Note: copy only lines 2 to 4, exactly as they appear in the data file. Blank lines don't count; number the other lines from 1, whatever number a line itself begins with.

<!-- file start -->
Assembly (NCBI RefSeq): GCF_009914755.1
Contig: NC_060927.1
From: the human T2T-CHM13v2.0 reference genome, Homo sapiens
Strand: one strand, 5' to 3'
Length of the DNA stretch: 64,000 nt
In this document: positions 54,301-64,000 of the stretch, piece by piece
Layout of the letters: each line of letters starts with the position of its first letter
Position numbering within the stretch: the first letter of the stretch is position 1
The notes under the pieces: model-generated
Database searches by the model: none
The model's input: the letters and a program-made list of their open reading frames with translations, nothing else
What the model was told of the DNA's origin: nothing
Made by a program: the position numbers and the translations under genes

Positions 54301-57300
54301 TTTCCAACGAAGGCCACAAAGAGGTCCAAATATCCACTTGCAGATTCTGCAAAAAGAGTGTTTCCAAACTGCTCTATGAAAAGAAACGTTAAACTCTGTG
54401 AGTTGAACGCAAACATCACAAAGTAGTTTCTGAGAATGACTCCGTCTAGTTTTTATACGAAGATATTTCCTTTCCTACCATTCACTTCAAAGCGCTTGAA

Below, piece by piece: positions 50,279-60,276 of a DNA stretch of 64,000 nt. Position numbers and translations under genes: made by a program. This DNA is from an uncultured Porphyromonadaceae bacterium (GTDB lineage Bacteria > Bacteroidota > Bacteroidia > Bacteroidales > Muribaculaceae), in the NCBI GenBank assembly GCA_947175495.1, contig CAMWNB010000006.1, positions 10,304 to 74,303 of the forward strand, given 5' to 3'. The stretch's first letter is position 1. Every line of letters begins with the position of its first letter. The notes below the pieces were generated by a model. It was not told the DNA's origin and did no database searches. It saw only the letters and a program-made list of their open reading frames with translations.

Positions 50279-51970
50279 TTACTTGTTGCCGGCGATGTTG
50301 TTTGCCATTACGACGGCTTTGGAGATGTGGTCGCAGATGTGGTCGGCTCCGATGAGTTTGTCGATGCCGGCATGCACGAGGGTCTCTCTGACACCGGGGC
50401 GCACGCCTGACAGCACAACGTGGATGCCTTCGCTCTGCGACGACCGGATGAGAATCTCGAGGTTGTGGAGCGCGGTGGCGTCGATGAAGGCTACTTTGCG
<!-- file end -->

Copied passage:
Contig: NC_060927.1
From: the human T2T-CHM13v2.0 reference genome, Homo sapiens
Strand: one strand, 5' to 3'